Stephen Hawking, the splendid British physicist who conquered a weakening ailment to distribute widely prevalent books examining the mysteries of the universe, has passed away. During the early hours of Wednesday dies at 76, the day coinciding with the birthday of another legend of science, Albert Einstein., the world lost one of the brightest stars in the firmament of science, leaving behind an irreplaceable vacuum in the field of cosmology and in the lives of those touched by his inspirational words.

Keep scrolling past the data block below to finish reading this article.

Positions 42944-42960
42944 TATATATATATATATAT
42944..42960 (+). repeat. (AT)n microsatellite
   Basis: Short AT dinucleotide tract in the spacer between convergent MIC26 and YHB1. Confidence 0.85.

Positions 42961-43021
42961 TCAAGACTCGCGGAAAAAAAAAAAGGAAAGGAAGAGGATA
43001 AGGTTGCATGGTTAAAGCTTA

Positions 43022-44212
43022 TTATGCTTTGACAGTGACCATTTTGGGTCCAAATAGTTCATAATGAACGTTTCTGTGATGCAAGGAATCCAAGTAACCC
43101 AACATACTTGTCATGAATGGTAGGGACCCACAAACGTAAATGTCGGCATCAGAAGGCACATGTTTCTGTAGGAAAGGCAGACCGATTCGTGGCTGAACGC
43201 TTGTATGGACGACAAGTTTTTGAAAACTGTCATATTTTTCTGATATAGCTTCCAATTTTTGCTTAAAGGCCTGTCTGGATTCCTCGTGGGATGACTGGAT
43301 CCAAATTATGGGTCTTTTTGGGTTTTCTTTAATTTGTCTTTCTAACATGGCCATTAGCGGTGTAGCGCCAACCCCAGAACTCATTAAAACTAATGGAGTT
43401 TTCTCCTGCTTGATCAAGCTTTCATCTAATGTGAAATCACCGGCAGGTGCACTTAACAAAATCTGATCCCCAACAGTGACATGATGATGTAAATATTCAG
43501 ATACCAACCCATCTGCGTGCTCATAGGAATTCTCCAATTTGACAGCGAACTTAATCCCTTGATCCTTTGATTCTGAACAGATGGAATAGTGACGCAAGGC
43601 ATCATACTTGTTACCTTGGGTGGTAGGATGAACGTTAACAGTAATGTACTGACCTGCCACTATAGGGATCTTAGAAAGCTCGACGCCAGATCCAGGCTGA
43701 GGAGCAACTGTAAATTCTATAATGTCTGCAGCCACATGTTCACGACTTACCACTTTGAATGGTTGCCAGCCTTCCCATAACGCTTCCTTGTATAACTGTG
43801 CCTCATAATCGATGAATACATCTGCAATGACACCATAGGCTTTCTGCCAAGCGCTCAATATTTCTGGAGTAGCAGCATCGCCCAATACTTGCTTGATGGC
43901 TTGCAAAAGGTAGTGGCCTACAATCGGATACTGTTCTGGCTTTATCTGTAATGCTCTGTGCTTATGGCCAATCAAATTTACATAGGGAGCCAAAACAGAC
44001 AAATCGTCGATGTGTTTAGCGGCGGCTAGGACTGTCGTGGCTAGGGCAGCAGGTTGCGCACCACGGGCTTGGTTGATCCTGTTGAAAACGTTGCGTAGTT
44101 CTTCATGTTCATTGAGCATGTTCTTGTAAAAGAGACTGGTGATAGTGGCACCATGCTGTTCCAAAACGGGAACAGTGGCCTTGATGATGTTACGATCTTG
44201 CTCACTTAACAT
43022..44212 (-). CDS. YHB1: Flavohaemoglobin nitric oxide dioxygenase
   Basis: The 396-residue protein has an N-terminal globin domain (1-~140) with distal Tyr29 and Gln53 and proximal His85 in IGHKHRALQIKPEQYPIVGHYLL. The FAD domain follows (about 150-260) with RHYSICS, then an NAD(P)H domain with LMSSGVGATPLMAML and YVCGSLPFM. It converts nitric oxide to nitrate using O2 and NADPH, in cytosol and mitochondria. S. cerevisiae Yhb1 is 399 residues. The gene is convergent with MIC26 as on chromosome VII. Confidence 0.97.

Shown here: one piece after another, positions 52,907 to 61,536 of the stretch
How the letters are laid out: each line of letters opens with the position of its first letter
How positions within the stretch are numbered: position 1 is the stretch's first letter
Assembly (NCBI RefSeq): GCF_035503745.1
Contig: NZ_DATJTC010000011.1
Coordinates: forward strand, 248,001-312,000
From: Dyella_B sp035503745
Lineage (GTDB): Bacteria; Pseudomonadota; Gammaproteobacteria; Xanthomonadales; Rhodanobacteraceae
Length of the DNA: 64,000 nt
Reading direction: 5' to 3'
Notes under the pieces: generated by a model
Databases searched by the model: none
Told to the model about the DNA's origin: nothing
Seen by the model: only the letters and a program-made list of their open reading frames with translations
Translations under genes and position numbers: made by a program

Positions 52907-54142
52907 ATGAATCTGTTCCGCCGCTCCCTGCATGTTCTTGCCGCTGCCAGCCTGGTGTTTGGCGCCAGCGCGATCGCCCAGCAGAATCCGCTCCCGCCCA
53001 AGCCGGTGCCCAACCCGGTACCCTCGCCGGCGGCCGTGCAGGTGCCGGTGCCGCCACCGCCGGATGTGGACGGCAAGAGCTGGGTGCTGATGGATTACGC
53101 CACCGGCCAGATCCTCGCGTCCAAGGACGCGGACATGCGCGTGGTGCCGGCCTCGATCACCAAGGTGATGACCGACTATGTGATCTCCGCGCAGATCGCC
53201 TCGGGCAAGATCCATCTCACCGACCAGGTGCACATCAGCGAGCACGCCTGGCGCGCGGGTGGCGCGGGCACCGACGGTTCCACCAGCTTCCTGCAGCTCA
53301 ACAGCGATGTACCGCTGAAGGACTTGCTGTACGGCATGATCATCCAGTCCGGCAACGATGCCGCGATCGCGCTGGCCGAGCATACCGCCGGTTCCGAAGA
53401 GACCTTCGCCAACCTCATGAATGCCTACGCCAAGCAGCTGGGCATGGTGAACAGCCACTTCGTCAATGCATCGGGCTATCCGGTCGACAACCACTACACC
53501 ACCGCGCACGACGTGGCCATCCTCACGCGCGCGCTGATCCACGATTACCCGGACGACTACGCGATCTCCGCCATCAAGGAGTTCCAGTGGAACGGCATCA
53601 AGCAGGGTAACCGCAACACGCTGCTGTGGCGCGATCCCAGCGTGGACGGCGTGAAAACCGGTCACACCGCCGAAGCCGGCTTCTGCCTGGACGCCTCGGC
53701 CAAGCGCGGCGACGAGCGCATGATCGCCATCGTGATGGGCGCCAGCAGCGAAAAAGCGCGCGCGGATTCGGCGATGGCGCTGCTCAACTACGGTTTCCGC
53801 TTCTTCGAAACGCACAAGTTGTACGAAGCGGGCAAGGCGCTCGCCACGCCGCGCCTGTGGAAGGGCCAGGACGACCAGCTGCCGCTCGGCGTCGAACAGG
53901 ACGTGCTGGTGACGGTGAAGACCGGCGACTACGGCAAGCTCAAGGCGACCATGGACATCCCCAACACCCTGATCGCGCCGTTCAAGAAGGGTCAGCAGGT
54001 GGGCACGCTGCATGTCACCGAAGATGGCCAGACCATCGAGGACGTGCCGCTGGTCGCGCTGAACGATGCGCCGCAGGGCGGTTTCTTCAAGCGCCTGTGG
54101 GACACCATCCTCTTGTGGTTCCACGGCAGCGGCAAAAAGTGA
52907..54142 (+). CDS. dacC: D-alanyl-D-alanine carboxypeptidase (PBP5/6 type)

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Stephen William Hawking was born in Oxford on 8 January 1942. His father, a research biologist, had moved with his mother from London to escape German bombing. Hawking grew up in London and St Albans and, after gaining a first-class degree in physics from Oxford, went on to Cambridge for postgraduate research in cosmology. As a teenager he had enjoyed horse-riding and rowing but while at Cambridge he was diagnosed with a form of motor neurone disease which was to leave him almost completely paralysed. As he was preparing to marry his first wife Jane Wilde, in 1964 his doctors gave him no more than two or three years of life. But the disease progressed more slowly than expected. The couple had three children, and in 1988 Professor Hawking was married twice. He was later married to Elaine Mason one of his former nurses for 11 years- although Hawking was by now only able to speak with a voice synthesiser following a tracheotomy – he had completed A Brief History of Time – a layman’s guide to cosmology.Hawking’s first major breakthrough came in 1970, when he and Roger Penroseapplied the mathematics of black holes to the universe and showed that a singularity, a region of infinite curvature in spacetime, lay in our distant past: the point from which came the big bang. In 1974 Hawking drew on quantum theory to declare that black holes should emit heat and eventually pop out of existence. For normal-sized black holes, the process is extremely slow, but miniature black holes would release heat at a spectacular rate, eventually exploding with the energy of a million one-megaton hydrogen bombs. Hawking’s seminal contributions continued through the 1980s. The theory of cosmic inflation holds that the fledgling universe went through a period of terrific expansion. In 1982, Hawking was among the first to show how quantum fluctuations – tiny variations in the distribution of matter – might give rise through inflation to the spread of galaxies in the universe. In these tiny ripples lay the seeds of stars, planets and life as we know it. “However difficult life may seem, there is always something you can do and succeed at,” Stephen Hawking had once said.
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